number = ,
volume = ,
place = {United States},
year = 2017,
month =
}

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  • The first simultaneous study of dc and ac electric and magnetic fields, E x B velocity, plasma flows, ..beta.., total energy density, energetic particles, and ion composition from the ISEE satellites and ground and interplanetary magnetic fields has been made to determine (1) the relationship of the previously observed electric fields at the plasma sheet boundary and at the neutral sheet to plasma parameters, and (2) whether the phenomena occurring during quiet and active times were consistent with the formation of a near-earth neutral line during substorms or with the boundary layer model. The following observations during the two substormsmore » studied are in agreement with predictions of the neutral-line model: (1) the buildup of energy stored in the tail magnetic field for 1-2 hours prior to onset, followed by its rapid decrease after onset, (2) the enhanced convection of magnetic field lines and plasma into the neutral sheet from above and below as indicated by the E x B velocity, (3) tailward convection of field lines and plasma (E-italic/sub y/(dawnward and duskward) and B-italic/sub z-italic/ (northward and southward) anticorrelated in sign) at onset, followed by thinning of the plasma sheet, and then convection earthward (E-italic/sub y-italic/ and B-italic/sub z-italic/ correlated in sign) during recovery of the plasma sheet, (4) repeated encounters with the neutral sheet during the times of the large electric fields and fast plasma flows, indicating that both existed throughout the plasma sheet and not just at the boundary and that the substorm-associated phenomena were initiated (5) heating of electrons in association with fast tailward flow and southward B-italic/sub z-italic/.« less
  • The procedure for the determination of {sup 99}Tc inductively coupled plasma-mass spectrometry (ICP-MS) was based on the modification of a variety of available separation techniques. Standard Ru and Rh solutions were used for checking decontaminations and instrument response respectively. Technetium-99 and {sup 95m}Tc tracers were applied as yield monitors using ICP-MS and gamma-ray spectrometry respectively. Percent recoveries are reported for a variety of radiochemical separation procedures for water (58-83%), seaweed (10-76%), and for soil matrices (19-79%).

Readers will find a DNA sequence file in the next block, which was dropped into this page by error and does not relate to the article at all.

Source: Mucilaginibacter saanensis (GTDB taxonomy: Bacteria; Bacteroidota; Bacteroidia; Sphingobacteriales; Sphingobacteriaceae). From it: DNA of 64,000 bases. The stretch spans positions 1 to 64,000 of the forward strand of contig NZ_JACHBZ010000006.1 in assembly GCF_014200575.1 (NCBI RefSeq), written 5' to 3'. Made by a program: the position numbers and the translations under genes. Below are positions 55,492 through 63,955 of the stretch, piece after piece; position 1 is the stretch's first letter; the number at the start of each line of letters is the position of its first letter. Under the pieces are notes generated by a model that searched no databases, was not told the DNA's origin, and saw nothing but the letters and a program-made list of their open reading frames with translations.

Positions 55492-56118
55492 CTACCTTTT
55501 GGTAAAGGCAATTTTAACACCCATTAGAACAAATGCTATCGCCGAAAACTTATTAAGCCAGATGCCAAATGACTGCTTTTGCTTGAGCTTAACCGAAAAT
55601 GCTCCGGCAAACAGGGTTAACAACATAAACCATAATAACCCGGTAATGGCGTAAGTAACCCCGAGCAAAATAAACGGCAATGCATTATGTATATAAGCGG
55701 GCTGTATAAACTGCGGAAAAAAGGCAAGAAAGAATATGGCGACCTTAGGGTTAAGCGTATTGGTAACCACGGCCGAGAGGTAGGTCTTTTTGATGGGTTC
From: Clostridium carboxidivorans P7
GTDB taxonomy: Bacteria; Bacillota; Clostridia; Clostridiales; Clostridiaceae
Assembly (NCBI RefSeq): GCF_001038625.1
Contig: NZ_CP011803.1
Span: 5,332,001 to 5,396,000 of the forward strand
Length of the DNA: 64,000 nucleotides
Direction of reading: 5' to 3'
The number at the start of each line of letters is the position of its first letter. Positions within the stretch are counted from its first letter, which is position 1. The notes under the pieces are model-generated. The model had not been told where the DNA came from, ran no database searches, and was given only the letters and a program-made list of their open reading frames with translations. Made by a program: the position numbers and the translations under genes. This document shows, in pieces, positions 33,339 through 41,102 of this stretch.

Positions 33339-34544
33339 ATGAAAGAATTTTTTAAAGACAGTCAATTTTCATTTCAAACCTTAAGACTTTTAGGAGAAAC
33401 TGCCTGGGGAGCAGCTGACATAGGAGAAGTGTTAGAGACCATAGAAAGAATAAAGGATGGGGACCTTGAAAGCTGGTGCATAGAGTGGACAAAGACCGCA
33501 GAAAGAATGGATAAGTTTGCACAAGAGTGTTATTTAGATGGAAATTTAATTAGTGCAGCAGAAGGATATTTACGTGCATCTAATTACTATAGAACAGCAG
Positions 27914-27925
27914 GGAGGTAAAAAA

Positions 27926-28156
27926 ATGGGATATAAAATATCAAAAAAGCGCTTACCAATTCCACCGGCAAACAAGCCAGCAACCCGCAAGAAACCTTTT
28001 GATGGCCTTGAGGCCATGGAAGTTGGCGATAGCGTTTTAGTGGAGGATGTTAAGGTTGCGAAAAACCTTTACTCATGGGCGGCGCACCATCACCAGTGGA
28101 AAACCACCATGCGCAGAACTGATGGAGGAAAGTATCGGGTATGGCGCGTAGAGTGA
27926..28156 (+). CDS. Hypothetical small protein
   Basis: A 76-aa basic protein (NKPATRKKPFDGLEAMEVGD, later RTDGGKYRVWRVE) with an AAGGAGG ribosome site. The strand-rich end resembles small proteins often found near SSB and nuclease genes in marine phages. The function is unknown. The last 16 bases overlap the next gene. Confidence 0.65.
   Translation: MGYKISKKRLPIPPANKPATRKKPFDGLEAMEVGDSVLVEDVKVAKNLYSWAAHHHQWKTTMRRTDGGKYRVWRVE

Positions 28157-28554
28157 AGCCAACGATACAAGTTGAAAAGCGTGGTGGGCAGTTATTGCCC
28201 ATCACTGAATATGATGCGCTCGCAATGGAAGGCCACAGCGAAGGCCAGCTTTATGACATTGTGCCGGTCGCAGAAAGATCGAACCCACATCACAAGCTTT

• Data from the Plasma Composition Experiment on ISSE 1, covering the energy range 0.1--16 keV/e, show that a dramatic change took place in the plasma sheet ion composition in conjunction with the magnetic substorm activity on March 22, 1979. Beginning about 1124 UT the ion population at the ISEE 1 location changed from what appeared to be predominantly ions from the solar wind to a mixture of comparable numbers of solar wind and terrestrial ions. ISEE 1 was inbound in the predawn sector during this time, and the plasma composition experiment provided data from Rapprox. =21 R/sub E/ and LTapprox.more » =0130, down to Rapprox. =3 R/sub E/ and LTapprox. =0530. Prior to the substorm activity about 90--95% of the ion density was due to H/sup +/ and He/sup + +/ ions, which appeared to be mostly of solar wind origin. The H/sup +/ and He/sup + +/ components, each approximated by a Maxwell-Boltzmann distribution, had a temperature ratio T(He/sup + +/)/T(H/sup +/)approx. =4 and a density ratio n(He/sup + +/)/n(H/sup +/)approx. =1.5--3%. Both values are consistent with measurements made concurrently in the solar wind by the plasma experiment on ISSE 3. The remaining 5--10% of the density was due mainly to O/sup +/ and He/sup +/ ions of ionospheric origin. All four ion populations had broad energy spectra with mean energies of several keV/e.« less
  • A large statistical survey of the 0.1- to 16-keV/e plasma sheet ion composition has been carried out using data obtained by the Plasma Composition Experiment on ISEE 1 between 10 and 23 R/sub E/ during 1978 and 1979. This survey includes more than 10 times the quantity of data used in earlier studies of the same topic and makes it possible to investigate in finer detail the relationship between the ion composition and the substorm activity. The larger data base also makes it possible for the first time to study the spatial distribution of the principal ion species. As foundmore » in previous studies, the ion composition has a large variance at any given value of the AE index, but a number of distinct trends emerge when the data are averaged at each activity level. During quiet conditions the plasma sheet is dominated by ions of solar origin (H/sup +/ and He/sup + +/), as found in earlier studies, and these ions are most numerous during extended periods of very low activity (AE< or approx. =30 ..gamma..). The quiet time density of these ions is particularly large in the flanks of the plasma sheet (GSM Yapprox. +- 10 R/sub E/), where it is about twice as large as it is near the central axis of the plasma sheet (Y = Z = 0). In contrast, the energy of these ions peaks near the central axis.« less
  • Data obtained from the energetic ion mass spectrometer experiment on Isee 1 in the distant plasma sheet are presented. These data show that (1) the plasma sheet has a significant and variable ionospheric component (H/sup +/ and O/sup +/) representing from 10% to more than 50% of the total number density and (2) there is more than one process responsible for the energization of solar wind plasma (H/sup +/ and He/sup + +/) to plasma sheet energies.